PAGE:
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Publication numberUS20050027596 A1
Publication typeApplication
Application numberUS 10/864,862
Publication dateFeb 3, 2005
Filing dateJun 10, 2004
Priority dateFeb 16, 2000
Publication number10864862, 864862, US 2005/0027596 A1, US 2005/027596 A1, US 20050027596 A1, US 20050027596A1, US 2005027596 A1, US 2005027596A1, US-A1-20050027596, US-A1-2005027596, US2005/0027596A1, US2005/027596A1, US20050027596 A1, US20050027596A1, US2005027596 A1, US2005027596A1
InventorsCarl Bender, Richard Zimmer, Matthew Mueller, Christian Rowan
Original AssigneeWorm, Inc.
Export CitationBiBTeX, EndNote, RefMan
External Links: USPTO, USPTO Assignment, Espacenet
Internet marketing system using a foreign object search in the form of an interactive game
US 20050027596 A1
Abstract
A system and method for directing consumer traffic over the Internet properties of affiliated content providers and vendors increases traffic over affiliated sites by embedding a foreign object within those properties, and encouraging consumers to search for that object. Consumers register with the marketing solutions provider in order to become eligible to participate in the object search game. Content providers and vendors also register in order to become part of the said system that directs consumers to various Internet properties. Such an affiliate has their account credited once a consumer has been successfully directed to that affiliated property. The consumer has his or her account credited after successfully finding the object resident on that affiliate's property. Furthermore, in the case of vendors, should a consumer led to that affiliate's Internet property seek to make a purchase while there, relevant information concerning that consumer can be sent directly from the marketing solutions provider to the vendor, making the sales process more convenient for both the vendor and the consumer.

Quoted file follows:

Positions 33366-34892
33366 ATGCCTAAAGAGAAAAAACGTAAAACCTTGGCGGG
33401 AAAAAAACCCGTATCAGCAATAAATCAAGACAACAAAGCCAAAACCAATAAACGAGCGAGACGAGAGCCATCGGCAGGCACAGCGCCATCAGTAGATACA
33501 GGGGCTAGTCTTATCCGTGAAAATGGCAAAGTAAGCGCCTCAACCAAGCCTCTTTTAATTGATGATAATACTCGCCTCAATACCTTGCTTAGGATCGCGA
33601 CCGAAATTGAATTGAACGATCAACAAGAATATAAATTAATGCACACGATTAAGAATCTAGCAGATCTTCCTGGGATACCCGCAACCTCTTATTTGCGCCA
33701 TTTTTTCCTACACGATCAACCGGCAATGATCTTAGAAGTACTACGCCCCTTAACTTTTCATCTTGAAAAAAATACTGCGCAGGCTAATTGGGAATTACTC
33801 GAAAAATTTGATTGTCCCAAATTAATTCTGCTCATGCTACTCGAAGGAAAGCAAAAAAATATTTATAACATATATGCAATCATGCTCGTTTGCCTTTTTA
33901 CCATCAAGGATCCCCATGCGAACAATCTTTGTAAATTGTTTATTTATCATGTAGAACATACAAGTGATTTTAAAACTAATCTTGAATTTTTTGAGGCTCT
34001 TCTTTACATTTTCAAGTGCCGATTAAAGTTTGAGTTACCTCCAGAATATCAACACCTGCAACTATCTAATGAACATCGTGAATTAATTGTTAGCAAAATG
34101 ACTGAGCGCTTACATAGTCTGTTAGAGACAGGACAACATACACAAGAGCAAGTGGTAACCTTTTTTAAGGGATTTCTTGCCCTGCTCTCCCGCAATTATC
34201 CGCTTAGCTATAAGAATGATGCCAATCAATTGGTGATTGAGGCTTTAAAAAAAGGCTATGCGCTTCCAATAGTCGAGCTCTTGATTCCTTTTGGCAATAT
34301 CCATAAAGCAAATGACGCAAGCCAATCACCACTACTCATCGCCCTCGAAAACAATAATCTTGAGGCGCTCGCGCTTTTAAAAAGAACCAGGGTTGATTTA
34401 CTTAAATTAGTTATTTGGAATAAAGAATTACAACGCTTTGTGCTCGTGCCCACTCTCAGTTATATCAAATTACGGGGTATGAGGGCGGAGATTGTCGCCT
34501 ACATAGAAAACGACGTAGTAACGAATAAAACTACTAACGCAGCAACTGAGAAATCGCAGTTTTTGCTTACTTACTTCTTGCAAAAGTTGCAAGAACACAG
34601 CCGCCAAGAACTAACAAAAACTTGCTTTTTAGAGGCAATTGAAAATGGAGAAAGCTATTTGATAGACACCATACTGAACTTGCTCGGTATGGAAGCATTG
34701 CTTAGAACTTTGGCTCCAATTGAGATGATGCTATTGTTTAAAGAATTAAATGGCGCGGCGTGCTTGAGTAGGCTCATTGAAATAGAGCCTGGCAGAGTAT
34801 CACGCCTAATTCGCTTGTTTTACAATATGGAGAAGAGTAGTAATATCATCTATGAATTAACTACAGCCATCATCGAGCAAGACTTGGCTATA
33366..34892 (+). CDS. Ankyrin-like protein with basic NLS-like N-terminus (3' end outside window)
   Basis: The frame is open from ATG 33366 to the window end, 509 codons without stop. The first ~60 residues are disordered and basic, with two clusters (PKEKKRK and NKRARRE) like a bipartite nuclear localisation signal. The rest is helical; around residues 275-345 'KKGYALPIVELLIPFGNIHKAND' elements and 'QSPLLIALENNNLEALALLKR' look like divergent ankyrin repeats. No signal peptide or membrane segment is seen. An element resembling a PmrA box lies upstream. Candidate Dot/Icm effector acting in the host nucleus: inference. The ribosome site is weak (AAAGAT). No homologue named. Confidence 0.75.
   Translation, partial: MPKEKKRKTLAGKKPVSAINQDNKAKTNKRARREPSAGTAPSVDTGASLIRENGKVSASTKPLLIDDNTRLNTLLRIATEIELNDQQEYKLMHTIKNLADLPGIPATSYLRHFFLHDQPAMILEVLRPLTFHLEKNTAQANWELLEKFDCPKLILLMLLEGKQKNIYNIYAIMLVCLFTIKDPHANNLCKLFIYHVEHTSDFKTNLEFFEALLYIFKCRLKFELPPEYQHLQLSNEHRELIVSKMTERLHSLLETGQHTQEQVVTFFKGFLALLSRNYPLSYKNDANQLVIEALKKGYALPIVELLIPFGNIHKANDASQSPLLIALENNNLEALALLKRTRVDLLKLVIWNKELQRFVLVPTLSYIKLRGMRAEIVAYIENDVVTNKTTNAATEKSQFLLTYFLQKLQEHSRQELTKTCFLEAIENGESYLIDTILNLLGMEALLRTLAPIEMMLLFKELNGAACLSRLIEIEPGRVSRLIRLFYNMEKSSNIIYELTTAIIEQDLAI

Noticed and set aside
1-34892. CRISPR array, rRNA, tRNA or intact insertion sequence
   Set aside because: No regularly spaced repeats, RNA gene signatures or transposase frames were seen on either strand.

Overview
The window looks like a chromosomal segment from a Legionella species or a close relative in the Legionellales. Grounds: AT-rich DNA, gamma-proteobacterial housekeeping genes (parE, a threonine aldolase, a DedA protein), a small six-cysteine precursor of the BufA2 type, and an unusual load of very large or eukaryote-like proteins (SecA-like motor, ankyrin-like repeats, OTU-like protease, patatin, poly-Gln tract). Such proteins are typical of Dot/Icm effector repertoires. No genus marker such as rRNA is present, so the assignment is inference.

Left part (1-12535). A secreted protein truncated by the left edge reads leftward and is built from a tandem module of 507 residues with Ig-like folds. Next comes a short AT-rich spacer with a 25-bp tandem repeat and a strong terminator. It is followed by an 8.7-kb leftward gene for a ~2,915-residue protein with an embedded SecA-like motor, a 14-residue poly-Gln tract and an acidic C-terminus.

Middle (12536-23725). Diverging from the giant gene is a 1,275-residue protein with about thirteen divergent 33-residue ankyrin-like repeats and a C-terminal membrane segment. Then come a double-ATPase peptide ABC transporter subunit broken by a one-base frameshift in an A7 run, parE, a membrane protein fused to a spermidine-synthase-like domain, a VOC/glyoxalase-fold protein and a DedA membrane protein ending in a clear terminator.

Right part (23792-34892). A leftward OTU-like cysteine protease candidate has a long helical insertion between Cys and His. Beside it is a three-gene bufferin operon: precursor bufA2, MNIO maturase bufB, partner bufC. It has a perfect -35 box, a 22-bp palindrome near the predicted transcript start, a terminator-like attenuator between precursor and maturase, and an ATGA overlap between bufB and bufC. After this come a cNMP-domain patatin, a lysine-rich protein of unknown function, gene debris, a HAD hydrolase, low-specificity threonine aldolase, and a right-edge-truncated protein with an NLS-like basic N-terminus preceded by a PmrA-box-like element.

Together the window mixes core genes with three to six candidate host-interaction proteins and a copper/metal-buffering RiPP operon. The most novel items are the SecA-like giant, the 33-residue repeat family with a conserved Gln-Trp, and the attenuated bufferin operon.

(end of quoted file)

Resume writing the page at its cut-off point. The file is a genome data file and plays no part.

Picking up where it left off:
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Claims(15)
1. A method of tracking consumer activity on a decentralized digital network comprising plural disparately located nodes each providing an associated interface, the method comprising:
(a) embedding distinctive foreign visual objects within interfaces provided by the plural network nodes;
(b) challenging a consumer to locate said embedded distinctive foreign visual objects by visiting the plural network node interfaces with a browsing device coupled to the network;
(c) tracking visitation path by the consumer, from the originating node throughout the plural decentralized nodes, of said embedded visual objects via digital messaging exchanged over the digital network, if and only if the embedded object is located and selected by consumer after visiting a decentralized node;
(d) recording information developed by said tracking step in a consumer profile database; and
(e) requesting compensation from the plural network nodes for each said visitation by the consumer.
2. The method of claim 1 further including registering the consumer over the digital network by requesting demographic information from the consumer for insertion into the database.
3. The method of claim 1 further including posting links to said plural network nodes on a marketing solutions provider website, with said links displayed in order according to the expressed interests and demographics of the consumer and/or criteria to be determined by the marketer, and presented to the consumer in the context of a game, leading the consumer to the plural network nodes by encouraging the consumer to exercise the links.
4. The method of claim 1 wherein the tracking step includes transmitting a message from the plural network nodes to said database in response to indication that the consumer has located the embedded objects on a node located on the decentralized digital network, if and only if consumer has exercised said link leading to that node from a marketing solutions provider website.
5. The method of claim 1 wherein the tracking step further comprises sensing, with said plural network nodes, whether the consumer selects the embedded objects to thereby indicate that the consumer has found the embedded objects.
6. The method of claim 1 further including giving the consumer an award based at least in part on the tracking step.